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Re: [ANNOUNCEMENT] Updated: mintty-0.5.1-1

Andy Koppe <andy.koppe <at>> writes:

> 2009/10/16 Eric Backus:
> > Unfortunately, cygwin's terminfo/termcap entries for XTERM say that the
> > backspace key returns ^H. ÂThis can be seen by looking in /etc/termcap for
> > xterm, and finding the 'kb' property for that entry, or by running 'infocmp
> > xterm' and looking for the 'kbs' property.
> >
> > So, by default, mintty now does not match the terminfo/termcap entries. ÂIs
> > there any way to fix this? ÂI hesitate to suggest changing the
> > terminfo/termcap entries, since they should match the real xterm. ÂBut
> > actually I don't run X11, so I don't know if the current terminfo/termcap
> > really match xterm - the date on /etc/termcap at least is fairly old.
> xterm does still send ^H, but I agree both xterm and its termcap entry
> ought to be changed to match the new Cygwin 1.7 default and the Linux
> world. I should have a look at how to do that.

I suppose that is probably the best solution, but it does require changes in 
three different packages: termcap, terminfo and xterm.  In passing, I'll note 
that xterm on my very old and out-of-date SuSE linux installation uses DEL, so 
matches your new version of mintty.

> Have you come across an application that stumbles over this? All the
> one's I've tried seemed to go by the stty setting rather than the
> termcap entry anyway.

Off the top of my head, I don't know of any application that has a problem.  
As you say, I think most use stty rather than terminfo.  My problem, and the 
reason I stumbled on this, is historical and of my own making.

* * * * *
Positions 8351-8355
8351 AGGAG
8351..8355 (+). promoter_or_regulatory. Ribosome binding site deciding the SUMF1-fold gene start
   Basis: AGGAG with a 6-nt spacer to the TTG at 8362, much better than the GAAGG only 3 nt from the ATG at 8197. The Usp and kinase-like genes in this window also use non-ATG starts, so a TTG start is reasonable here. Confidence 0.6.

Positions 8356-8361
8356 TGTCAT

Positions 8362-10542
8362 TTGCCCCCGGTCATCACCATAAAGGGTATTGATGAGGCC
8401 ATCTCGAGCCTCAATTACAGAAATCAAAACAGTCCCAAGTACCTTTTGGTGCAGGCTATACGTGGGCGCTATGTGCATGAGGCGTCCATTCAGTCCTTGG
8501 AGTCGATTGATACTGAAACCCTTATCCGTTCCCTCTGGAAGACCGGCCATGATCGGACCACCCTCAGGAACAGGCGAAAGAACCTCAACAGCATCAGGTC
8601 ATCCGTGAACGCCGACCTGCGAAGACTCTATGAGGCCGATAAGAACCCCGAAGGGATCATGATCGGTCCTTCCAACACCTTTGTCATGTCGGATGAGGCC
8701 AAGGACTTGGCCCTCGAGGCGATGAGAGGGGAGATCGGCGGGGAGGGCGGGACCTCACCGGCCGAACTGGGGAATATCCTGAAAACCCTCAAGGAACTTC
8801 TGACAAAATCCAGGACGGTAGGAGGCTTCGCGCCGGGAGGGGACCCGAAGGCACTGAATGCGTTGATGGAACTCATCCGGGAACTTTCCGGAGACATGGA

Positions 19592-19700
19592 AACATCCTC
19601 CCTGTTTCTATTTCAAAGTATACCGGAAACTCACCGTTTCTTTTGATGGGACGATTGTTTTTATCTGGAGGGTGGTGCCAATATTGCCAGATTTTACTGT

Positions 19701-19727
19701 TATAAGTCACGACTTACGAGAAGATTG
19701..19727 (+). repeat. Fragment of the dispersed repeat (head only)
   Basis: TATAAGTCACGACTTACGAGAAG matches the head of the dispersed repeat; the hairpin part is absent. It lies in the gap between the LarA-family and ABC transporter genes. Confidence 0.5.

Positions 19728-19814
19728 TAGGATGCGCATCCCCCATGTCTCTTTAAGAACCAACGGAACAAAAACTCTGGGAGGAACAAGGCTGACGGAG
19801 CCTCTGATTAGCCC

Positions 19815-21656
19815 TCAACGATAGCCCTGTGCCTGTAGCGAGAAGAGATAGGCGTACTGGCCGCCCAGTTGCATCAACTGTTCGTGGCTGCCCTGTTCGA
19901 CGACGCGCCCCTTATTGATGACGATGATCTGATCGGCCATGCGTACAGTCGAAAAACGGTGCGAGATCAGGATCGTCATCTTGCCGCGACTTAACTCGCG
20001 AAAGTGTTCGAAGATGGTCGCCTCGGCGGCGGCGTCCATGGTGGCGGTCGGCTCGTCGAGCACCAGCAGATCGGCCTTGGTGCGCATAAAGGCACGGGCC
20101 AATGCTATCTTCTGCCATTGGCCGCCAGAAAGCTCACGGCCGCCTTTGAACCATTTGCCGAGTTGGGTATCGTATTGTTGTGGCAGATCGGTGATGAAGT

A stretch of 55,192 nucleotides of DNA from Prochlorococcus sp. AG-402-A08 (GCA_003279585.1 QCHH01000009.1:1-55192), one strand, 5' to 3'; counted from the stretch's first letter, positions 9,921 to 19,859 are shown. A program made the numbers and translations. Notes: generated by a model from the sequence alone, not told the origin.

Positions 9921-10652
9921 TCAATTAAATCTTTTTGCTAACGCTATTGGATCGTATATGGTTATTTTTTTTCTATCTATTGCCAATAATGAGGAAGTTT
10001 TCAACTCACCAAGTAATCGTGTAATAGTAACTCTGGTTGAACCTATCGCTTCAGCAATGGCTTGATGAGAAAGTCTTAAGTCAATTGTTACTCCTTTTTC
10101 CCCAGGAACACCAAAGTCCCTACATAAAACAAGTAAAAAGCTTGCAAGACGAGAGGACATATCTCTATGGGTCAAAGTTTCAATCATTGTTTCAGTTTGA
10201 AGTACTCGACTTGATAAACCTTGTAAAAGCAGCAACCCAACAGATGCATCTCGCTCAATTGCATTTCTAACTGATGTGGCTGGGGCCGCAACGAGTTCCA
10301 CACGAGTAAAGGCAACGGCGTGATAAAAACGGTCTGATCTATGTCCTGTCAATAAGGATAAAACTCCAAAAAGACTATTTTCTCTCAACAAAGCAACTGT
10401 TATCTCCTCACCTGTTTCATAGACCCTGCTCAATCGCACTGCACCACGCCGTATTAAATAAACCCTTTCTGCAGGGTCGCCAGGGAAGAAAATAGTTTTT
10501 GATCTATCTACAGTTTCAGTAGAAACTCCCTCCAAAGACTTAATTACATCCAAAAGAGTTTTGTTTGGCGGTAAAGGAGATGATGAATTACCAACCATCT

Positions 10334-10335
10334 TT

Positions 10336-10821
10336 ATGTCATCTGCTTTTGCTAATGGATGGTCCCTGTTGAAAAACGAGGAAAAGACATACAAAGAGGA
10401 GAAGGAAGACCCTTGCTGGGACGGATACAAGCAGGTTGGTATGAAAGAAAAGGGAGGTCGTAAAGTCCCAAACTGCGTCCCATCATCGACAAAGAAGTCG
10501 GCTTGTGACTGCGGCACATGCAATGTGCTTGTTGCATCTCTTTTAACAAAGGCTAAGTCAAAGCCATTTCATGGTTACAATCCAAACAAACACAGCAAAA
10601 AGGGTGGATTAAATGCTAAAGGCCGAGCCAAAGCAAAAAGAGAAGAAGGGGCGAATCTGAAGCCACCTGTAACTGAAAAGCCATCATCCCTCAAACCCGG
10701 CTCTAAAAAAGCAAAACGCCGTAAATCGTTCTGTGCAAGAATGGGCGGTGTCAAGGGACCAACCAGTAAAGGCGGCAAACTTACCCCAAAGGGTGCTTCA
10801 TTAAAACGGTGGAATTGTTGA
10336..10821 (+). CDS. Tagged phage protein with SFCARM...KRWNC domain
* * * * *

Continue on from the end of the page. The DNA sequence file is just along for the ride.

Over the years, I've used many different terminal emulators on HP-UX, Linux, 
and Windows, and they haven't always started with the correct stty setting for 
the backspace key.  Several programs rely on the stty setting, 
including 'less' and 'emacs', so I wanted to correct the stty setting.  To do 
that, I have code like this in my .profile:

    x=`tput kbs | od -to1 -An`
    x=`echo $x`
    if [ -n "$x" ]; then stty erase 0$x; fi
    unset x

Basicly, this sets the stty erase character to match what the terminfo 
database says is correct.  This code has worked reasonably well for quite some 
years now, and should be a no-op if everything is working correctly.

But this is what is causing my problem with mintty, since now I'm overwriting 
the stty setting (which was correct) with the incorrect value from terminfo.  
Since this problem is unlikely to affect people who simply ignore terminfo, I 
suppose it should not be high priority.

> The workaround is to stick the following somewhere in your startup files:
> echo $'\e[?67h'
> stty erase '^H'

Sure, if I know that the terminal that I'm using is mintty, that is a good 
workaround.  But I try to use the same .profile on both my linux and cygwin 
environments, and I'd prefer it to work with other terminals than just 
mintty.  If there was a portable way to determine whether I'm running within 
mintty, I could use the above escape sequence, but I don't know of a good way 
to determine if I'm in mintty.  The obvious method would be to check $TERM, 
but of course that doesn't work...

> ps: Oh gawd, how I hate this issue.

Oh, believe me, I feel your pain.  Like DOS 8.3 filenames, everyone hates it, 
but it never really goes away.

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